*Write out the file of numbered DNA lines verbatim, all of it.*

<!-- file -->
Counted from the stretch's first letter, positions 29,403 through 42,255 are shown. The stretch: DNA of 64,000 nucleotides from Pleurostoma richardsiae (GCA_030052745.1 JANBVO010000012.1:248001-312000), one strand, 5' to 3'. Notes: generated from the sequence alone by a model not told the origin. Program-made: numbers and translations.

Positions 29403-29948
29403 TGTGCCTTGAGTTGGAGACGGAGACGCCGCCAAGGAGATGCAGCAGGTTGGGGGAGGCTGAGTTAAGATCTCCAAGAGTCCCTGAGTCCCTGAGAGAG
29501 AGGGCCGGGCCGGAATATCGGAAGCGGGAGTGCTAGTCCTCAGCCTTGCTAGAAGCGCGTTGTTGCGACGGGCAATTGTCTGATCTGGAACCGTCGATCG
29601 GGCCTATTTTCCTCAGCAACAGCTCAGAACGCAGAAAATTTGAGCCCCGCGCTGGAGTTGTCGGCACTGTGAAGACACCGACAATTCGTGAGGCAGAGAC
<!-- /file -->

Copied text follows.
Counted from the stretch's first letter, positions 29,403 through 42,255 are shown. The stretch: DNA of 64,000 nucleotides from Pleurostoma richardsiae (GCA_030052745.1 JANBVO010000012.1:248001-312000), one strand, 5' to 3'. Notes: generated from the sequence alone by a model not told the origin. Program-made: numbers and translations.

Positions 29403-29948
29403 TGTGCCTTGAGTTGGAGACGGAGACGCCGCCAAGGAGATGCAGCAGGTTGGGGGAGGCTGAGTTAAGATCTCCAAGAGTCCCTGAGTCCCTGAGAGAG
29501 AGGGCCGGGCCGGAATATCGGAAGCGGGAGTGCTAGTCCTCAGCCTTGCTAGAAGCGCGTTGTTGCGACGGGCAATTGTCTGATCTGGAACCGTCGATCG
29601 GGCCTATTTTCCTCAGCAACAGCTCAGAACGCAGAAAATTTGAGCCCCGCGCTGGAGTTGTCGGCACTGTGAAGACACCGACAATTCGTGAGGCAGAGAC